Aug 22-24:  "Different Ways of Talking:"
Aug 26:  Open-book test on "Different Ways of Talking"
Aug. 30:  "The Most Beautiful Women in the World"
Aug. 28:  "Games the Girls Played" or "Games the Boys Played"  1 or 3-paragraph essay depending on English writing readiness.
Sept 5-7:  "Biiography of a Beauty Queen" based on Internet research, class discussion.
Weeks 4 - 6
Topic:  The U.S. Economy
Part I:  Weeks 4-6:  "Money, Jobs, Status"
 
 
Sep. 10:  Money:  What Does it Look Like, and What is it Made Of?"
Sep. 17-19:  "Social, Moral Categories Trump Economics" - Vocabulary test on selected words.
Sep. 21:  "The Unknown Architect"
Sep 24:  Short- answer and essay test on "The Unknown Architect"
Sep. 12-14:  Explain  your country's currency: 3- paragraph essay.
Sep. 26-28: Writing for fun:
"My First Job," "A Job I Never Want To Do Again," or "I Was a Terrible (Waiter, Construction Worker, Secretary, etc.)
[Choose one of the above topics.]

Weeks 7-8

Part II - "Creating Wealth"

October 1-3:  "Carlson"s Invention"

3 to 5-paragraph reasearch paper on an Amercian Inventor:
Oct. 3:  Receive guidelines.  Discuss  plagarism - intentional and by accident.
Oct 5 - 8:  Meet in library for research.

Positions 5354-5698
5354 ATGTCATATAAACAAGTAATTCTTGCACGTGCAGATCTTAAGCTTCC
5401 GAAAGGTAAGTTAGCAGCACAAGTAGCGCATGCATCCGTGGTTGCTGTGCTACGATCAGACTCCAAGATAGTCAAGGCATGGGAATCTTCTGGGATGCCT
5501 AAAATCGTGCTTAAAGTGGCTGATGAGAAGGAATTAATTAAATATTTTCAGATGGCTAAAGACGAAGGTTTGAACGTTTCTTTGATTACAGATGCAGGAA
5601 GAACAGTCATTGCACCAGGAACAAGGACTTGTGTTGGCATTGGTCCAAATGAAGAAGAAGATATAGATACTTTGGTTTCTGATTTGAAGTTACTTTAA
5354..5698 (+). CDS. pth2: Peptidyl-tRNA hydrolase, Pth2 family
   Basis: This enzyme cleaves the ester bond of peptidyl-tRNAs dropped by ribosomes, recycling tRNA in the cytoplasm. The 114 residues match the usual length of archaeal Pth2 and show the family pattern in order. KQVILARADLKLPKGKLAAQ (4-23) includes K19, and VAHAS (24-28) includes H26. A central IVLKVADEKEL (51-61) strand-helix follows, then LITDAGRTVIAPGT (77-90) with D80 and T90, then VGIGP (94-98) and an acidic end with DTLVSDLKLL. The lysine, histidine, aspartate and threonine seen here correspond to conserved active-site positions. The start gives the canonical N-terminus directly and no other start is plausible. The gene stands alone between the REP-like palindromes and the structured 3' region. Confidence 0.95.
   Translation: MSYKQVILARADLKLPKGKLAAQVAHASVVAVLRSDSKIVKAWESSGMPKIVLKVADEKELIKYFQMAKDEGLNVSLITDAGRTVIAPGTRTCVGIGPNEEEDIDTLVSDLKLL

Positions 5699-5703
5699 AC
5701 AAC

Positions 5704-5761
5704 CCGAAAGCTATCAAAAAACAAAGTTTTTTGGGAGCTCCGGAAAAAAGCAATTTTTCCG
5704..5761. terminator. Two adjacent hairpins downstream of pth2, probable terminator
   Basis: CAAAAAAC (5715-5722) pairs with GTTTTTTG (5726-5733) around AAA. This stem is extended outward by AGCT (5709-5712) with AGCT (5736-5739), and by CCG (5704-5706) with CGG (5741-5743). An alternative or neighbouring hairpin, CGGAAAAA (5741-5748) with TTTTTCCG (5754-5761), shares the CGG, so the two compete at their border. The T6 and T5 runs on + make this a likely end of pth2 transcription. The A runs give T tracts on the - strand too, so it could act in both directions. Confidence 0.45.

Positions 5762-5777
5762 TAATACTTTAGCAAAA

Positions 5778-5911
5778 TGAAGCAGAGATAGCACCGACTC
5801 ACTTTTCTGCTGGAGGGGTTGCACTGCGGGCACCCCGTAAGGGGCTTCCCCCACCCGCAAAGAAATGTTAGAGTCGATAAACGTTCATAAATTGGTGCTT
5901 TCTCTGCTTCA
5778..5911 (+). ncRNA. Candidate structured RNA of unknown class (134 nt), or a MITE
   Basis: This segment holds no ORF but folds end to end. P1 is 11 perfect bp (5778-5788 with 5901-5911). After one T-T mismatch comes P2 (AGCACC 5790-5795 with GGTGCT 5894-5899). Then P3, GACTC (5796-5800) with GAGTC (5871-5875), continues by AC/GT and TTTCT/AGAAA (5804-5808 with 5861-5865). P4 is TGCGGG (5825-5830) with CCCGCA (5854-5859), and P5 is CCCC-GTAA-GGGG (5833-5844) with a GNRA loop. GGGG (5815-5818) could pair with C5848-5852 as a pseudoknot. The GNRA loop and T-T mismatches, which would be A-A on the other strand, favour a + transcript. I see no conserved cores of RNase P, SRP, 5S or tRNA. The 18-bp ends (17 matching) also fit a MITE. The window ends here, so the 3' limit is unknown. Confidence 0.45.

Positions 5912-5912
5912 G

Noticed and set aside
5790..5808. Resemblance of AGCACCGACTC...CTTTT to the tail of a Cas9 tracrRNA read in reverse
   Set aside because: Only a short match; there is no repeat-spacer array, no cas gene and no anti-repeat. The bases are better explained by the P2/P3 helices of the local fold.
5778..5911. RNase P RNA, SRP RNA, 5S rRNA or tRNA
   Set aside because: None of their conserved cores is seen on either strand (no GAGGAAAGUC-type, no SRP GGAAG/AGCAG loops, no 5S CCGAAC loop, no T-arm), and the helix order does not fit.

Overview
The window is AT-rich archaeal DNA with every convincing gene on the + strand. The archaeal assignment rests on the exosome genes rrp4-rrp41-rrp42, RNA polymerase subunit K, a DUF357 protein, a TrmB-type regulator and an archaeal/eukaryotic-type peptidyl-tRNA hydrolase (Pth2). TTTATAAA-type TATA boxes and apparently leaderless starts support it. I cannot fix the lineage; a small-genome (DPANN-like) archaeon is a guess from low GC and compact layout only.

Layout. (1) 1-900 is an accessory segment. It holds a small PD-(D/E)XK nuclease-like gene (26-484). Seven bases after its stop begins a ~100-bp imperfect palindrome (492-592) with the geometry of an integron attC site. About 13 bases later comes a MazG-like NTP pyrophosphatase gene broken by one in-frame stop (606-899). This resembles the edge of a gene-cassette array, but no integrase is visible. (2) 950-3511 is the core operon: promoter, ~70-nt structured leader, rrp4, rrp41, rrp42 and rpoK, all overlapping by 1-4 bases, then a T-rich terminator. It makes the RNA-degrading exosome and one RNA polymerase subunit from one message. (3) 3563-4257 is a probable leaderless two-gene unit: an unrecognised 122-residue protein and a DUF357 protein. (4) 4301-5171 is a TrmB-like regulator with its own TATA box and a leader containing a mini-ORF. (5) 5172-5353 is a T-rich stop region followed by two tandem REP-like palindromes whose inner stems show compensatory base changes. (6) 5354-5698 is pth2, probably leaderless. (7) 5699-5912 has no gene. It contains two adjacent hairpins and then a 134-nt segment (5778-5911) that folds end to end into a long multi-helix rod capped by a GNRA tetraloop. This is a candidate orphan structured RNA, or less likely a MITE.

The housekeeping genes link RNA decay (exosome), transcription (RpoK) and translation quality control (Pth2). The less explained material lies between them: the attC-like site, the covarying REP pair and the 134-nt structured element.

Oct 10-12:  Come to class with outline and notes.  Write essay.

Week 9 – Spring Break

October 15 thru 19

Weeks 10
October 22-26, 2007
Part III: "Spreading the Wealth"

  Oct. 22-24: Selection from The End of Poverty by Jeffrey D. Sachs on economic improvements in a village in Kenya.  Analyze and discusss critically.

Oct. 26:  Write definitions of terms related to economic development and explain their purpose.

Weeks 11-12
October 29 - November 9
Topic Three:  American Pasttimes
Part I: Sports
Oct 29: "Basketball"
Oct. 31: "Susan Butcher on the Iditarod Trail"
Nov. 2:   Realding comprehension and vocabulary test on the above.
Nov. 5:  Discuss, outline 3 to 5 paragraph on an individual or team sport:  ex.:  "How to Play Rugby" or "How to Become an Expert Kick Boxer"
Nov. 7-9:  Write essay. 
Weeks 13-14
Nov. 12-23
Part II: Travel
(Nov. 21 - Thanksgiving party, Nov. 23 - no class)